By on January 29, 2019

Image: nathee2548/Shutterstock

From time to time, TTAC will highlight automotive products we think may be of interest to our community. Plus, posts like this helps to keep the lights on around here. Learn more about how this works.

Wiper blades are the Rodney Dangerfield of automotive parts. Completely ignored and routinely forgotten, they’re a rarely thought of component … until they wear out. Then, they’re generally the subject of foul language and rude epithets as they give up the ghost and are reduced to tattered strips of rubber that only serve to smear bugs across the windshield.

Ignored in good condition; cursed when worn out. No respect indeed.

We’ve taken a look at this dusty corner of the automotive parts closet and assembled a few recommendations, listed below. For simplicity, 20-inch blades are linked here, as they are a very common size. Now, go check the wipers on your own car before they wear out.

(Editor’s note: As noted above, this post is meant to both help you be an informed shopper for automotive products but also to pay for our ‘90s sedan shopping habits operating expenses. Some of you don’t find these posts fun, but they help pay for Junkyard Finds, Rare Rides, Piston Slaps, and whatever else. Thanks for reading.)

Editor’s Pick: Michelin Stealth Ultra

Michelin knows a thing or two about rubber (place infantile joke here), so it is not wholly unreasonable they got into the wiper game. These are the same blades your author put on his trusty Dodge Charger two years ago and promptly forgot about. This is a blade with hinge joints, not the frameless type, a feature which – in this person’s experience – provides more force on the blade for better contact on the car’s windshield. This gives a better sweep.

Unlike el-cheapo blades, the hinge system is covered, which keeps out debris and random bits of Skoal fired out the window of that brodozer who’s hogging the left lane. Allegedly, independent tests showed the thing was still serviceable after 300,000 wipe cycles, an industry-leading performance (kids: make sure to ask your school’s guidance counselor about a future in the field of windshield wiper testing).

Pros: EZ-Lok connector fits all major models except the GAZ M21 Volga, frame system keeps the sucker pinned to your windshield, trusted brand name.

Cons: Slightly more expensive than bargain brands


Anco 31-Series

Anco has been making wiper blades since approximately the dawn of the automobile. If you’ve ever spent time loitering in the waiting room of a dimly-lit service center, there is an excellent chance there was a battered Anco stand in view.

Reliably the cheapest option, Anco blades are a decent pick if you’re in a pinch or ‘reconditioning’ a car for resale. This brand’s version of one-connector-fits-all is dubbed the KwikConnect, so it should fit most rigs with ease. This is a framed blade, meaning it will press down on your windshield in all the right places, at least straight out of the box. Its frame system does not have any sort of shielding, meaning it could get gummed up with road debris or snow. Some online reviews report the frame assembly falling apart quickly.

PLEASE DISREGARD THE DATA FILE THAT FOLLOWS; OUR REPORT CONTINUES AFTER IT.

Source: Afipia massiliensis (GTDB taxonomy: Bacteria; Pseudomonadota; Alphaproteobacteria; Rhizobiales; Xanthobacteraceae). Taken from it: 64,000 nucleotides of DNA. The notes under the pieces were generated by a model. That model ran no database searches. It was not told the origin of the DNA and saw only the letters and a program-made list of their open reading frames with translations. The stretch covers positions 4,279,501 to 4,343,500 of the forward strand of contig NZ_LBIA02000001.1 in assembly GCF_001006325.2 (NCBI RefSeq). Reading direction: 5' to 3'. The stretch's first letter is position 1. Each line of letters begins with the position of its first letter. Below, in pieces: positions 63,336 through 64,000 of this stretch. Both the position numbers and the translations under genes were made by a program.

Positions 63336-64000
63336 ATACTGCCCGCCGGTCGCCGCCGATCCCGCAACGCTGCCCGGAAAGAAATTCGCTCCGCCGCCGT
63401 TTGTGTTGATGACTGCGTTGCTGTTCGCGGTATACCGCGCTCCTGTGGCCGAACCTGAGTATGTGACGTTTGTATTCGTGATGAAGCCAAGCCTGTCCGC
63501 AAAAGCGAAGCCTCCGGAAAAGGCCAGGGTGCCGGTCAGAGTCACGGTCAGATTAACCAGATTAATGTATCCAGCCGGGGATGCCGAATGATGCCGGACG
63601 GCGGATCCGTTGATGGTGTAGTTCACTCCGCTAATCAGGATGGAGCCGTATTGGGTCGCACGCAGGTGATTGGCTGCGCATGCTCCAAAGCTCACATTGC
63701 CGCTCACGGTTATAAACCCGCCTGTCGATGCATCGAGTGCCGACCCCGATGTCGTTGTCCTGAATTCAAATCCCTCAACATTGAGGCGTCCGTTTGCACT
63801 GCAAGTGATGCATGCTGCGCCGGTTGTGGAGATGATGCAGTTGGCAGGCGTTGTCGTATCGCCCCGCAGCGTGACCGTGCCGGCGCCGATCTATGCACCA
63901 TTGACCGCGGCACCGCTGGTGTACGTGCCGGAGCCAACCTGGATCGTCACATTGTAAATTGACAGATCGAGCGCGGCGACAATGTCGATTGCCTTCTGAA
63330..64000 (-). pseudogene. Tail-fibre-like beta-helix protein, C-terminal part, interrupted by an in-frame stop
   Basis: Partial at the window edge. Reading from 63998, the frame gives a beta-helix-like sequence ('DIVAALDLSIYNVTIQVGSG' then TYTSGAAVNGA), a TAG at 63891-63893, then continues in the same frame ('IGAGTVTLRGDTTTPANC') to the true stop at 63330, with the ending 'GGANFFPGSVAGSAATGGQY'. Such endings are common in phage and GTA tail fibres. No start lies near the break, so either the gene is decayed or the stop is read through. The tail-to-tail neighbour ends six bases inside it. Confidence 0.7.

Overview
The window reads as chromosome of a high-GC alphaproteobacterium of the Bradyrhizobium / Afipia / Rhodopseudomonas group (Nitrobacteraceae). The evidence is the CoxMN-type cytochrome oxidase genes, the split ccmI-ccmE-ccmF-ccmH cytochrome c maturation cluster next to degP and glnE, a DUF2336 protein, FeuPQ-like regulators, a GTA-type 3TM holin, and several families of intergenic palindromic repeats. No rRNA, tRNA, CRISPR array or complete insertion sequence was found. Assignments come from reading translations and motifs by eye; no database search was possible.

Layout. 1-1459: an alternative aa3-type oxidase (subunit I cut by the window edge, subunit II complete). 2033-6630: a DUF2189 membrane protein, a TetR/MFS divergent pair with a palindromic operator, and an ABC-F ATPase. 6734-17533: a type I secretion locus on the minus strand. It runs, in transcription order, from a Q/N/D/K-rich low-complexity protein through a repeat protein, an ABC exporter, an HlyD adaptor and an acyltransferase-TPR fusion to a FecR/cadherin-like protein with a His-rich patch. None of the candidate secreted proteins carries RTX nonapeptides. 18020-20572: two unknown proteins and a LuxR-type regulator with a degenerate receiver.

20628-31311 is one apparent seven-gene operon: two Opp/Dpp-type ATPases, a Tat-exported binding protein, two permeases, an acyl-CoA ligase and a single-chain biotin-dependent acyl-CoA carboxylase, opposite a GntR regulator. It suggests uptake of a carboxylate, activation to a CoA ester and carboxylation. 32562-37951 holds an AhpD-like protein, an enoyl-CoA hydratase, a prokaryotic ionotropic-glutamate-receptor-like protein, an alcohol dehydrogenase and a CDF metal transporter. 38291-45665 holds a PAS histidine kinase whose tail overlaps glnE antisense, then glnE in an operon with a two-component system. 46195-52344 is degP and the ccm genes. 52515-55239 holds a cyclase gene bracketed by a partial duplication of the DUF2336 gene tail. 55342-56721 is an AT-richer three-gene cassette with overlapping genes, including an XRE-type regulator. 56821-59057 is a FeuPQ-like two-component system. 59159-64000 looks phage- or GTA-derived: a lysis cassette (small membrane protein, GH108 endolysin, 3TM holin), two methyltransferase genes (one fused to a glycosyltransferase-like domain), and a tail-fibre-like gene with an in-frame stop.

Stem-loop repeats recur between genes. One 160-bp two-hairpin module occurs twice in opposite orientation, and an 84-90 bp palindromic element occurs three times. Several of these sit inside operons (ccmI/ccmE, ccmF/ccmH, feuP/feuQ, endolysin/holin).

Pros: Cheap as dirt, memories of the past

Cons: Unshielded frame, reports of poor quality assembly


Best of the Rest: Rain-X Latitude 2-in-1

If you simply must have a frameless wiper, you’d be hard pressed to do better than these Rain-X units. This particular model in the Rain-X lineup bakes a level of its own water repellent right into the blade, meaning your windshield gets a coating of Rain-X during the initial few sweeps. The properties of Rain-X allow water to bead and quickly sheet off a car’s windshield at speed, negating the need to frequently hit the wiper stalk. It could be argued this feature will lead to a long wiper life since one doesn’t need to turn them on as often. The Rain-X repellent is supposed to last for several months.

ALSO SEE: Buyers Guide: Top 8 Best LED Headlights for Your Car

Rain-X says its advanced beam-blade technology contours to the curvature of the windshield for a smooth, virtually streak-free wipe. Proponents of frameless wipers say that by removing the frame and its hinges, there are no pressure points that can lead to a deformed wiper that does not sweep properly. It must be said that this type of wiper, absent of any frame, is essentially a big squeegee. The company’s patented universal adapter makes for easy installation.

It is important to note that the first sweep of these wipers should be in the dry, as that is the best condition in which to apply the Rain-X solution. It’ll still work if you install these in the middle of a hurricane but it will take longer to activate.

Pros: Free Rain-X application, huge array of sizes, Rain-X last for months

Cons: Marginally more expensive than average, unsightly connector


Budget Choice: Trico Exact Fit

Operating on the complete opposite of the spectrum as the Rain-X blade is this basic unit from Trico. Offering OE quality and fit, these wipers will make your car look as if it just rolled out of the factory. Well, the wiper blade part of it, anyway. These framed wipers are the cheapest ones available from the Trico brand and are available in loads of sizes – in fact, Trico claims no other wiper manufacturer makes windshield wipers to fit more vehicles than they do.